The Stereotypes Of Mental Illness

Submitted By kzellmann
Words: 1908
Pages: 8

A drama set in the psychiatric, emergency room unites of a New York City hospital was immediately canceled because of all the ratings, and heavy criticism from mental health groups, Wonderland, begins with a man who suffers from schizophrenia going on a shooting spree in Times Square and later stabs a pregnant physician in the stomach. Series like these portray a depressing life for people with mental illness, and groups like the National Alliance on Mental Illness (NAMI) criticized its topic of hopelessness. This example of how media portrays mental illness is obvious. However, some stereotypes are not as obvious, like the news. For example, like what Margarita had said in her article, a local news program in Central Florida reported on a woman setting her son’s dog on fire. The reporter ended the segment by stating that the woman had been depressed recently. Whether it is a graphic depiction or an insinuating remark, the media often paint a grim and inaccurate picture. (Tartakovsky, Margarita) The stereotypes that are not as obvious have a huge influence on the public.
A survey of public attitudes towards mental illness was custom made by the college at the start of the campaign. This survey result showed that a majority of people believed that people with any kind of mental illness were unpredictable, difficult to communicate with and felt differently from ‘the rest of us’. This study also found that different kinds of mental illnesses have different types of prejudice and stereotypes. (Psychiatric Bulletin) The myths from media on the mental illness do not just damage the public perceptions but they also affect people with mental illnesses. The fear of the stereotypes can stop individuals from getting treatment. One study found that workers would rather say they committed a petty crime and spent time in jail than admit that they stayed at a psychiatric hospital. (Tartakovsky, Margarita)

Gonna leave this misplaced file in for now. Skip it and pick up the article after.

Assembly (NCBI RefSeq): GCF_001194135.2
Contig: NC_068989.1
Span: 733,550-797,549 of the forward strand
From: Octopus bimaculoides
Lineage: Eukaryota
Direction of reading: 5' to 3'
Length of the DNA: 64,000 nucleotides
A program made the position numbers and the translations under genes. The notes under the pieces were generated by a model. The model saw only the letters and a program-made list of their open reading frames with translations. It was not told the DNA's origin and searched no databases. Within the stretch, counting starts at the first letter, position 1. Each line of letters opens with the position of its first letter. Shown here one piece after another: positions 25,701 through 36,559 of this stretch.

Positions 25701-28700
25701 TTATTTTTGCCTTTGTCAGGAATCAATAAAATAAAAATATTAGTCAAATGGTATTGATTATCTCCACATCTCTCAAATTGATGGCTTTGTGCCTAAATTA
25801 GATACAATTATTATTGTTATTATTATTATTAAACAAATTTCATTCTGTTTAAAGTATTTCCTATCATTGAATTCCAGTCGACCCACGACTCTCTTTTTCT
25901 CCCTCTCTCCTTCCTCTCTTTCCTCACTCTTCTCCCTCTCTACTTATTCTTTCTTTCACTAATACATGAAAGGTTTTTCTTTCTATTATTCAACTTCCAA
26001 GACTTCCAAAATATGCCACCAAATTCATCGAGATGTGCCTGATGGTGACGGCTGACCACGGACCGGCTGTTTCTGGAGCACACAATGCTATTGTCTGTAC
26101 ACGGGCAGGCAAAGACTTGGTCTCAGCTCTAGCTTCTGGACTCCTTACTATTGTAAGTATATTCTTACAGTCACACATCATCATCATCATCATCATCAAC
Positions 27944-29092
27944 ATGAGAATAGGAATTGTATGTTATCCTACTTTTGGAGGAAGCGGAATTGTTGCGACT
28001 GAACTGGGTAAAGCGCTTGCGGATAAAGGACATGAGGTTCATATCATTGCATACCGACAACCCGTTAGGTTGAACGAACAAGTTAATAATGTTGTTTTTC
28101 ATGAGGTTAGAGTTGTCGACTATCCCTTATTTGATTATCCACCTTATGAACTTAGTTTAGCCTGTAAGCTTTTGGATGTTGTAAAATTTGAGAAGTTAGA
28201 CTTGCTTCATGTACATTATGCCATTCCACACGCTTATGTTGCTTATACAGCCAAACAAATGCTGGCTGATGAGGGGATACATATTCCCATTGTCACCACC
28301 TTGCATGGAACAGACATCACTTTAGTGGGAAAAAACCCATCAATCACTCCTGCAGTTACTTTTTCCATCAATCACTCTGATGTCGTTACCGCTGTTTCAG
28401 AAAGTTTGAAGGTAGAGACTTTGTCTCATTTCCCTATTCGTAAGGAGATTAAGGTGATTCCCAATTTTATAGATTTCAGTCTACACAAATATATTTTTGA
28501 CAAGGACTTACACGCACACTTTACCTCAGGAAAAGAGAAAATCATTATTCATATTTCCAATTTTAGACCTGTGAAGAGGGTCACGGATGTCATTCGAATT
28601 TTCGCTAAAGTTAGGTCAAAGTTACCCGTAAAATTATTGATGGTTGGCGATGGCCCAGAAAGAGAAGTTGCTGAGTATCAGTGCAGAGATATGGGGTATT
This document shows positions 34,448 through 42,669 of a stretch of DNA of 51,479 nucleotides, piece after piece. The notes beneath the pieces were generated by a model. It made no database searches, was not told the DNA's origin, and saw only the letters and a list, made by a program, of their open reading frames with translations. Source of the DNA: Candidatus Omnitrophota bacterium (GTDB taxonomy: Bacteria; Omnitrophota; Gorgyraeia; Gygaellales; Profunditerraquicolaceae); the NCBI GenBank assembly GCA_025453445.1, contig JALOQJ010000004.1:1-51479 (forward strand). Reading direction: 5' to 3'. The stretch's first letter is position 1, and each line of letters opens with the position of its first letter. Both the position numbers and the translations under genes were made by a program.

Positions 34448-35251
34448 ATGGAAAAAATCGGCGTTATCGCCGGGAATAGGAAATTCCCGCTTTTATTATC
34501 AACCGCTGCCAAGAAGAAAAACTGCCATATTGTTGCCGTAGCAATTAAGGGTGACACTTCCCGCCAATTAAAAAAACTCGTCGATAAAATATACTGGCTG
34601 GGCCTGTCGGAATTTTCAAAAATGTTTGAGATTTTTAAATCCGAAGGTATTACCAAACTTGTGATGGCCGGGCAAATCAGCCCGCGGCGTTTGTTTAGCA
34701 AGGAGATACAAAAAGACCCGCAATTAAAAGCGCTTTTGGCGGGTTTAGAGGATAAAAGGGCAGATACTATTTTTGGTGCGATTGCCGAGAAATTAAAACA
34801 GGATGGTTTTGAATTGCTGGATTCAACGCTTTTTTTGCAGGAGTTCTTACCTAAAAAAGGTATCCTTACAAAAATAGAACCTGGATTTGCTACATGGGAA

Although people do like to blame media for the beliefs and stereotypes of people with a mental illness, media's portrayal of mental illness reflects what the public want to see. The media does not always want to show or tell you about the reality because that may not keep the audience watching. The television producers, newscasters, and journal writers will do whatever it takes to keep the targeted audience to keep watching. Whether that means to twist the truth, not accurately illustrate the reality or just plain lie.
One television show that I want to point out is Criminal Minds. Criminal Minds is an Emmy-nominated and award-winning show on CBS that is still playing and replaying daily on multiple cable channels .(Clyman, Jeremy) Criminal Minds is a show that has a group of FBI profilers consult on complex cases involving the most aggressive serial killers in society. The FBI creates psychological profiles of the suspects in order to better understand motives and predict future behavior. Almost every case that the FBI work on involves issues of trauma, sexual abuse, disability, insecure attachment styles, and a wide range of Axis I and Axis II disorders with OCD, and Anti-Social PD and Narcissistic PD being the most prevalent. Each episode’s killer is labeled with a disorder, the purpose of the Unit is to diagnose and assess the killer versus tracking him or her down, and all of the Unit’s members are well versed and oriented toward psychological ideas. In one episode, an undercover cop that is involved in a mob investigation goes missing and the BAU believes a serial killer with a mental illness has something to do with his disappearance rather than the mob. In that episode, I would say that it is showing a negative and inaccurate portrayal of people with a mental illness. It is showing that even though people in the mob are bad and are capable of that kind of crime, they think that it would be a person with a mental illness instead. Another television show is In Treatment. In Treatment is also an Emmy-awarding show on HBO,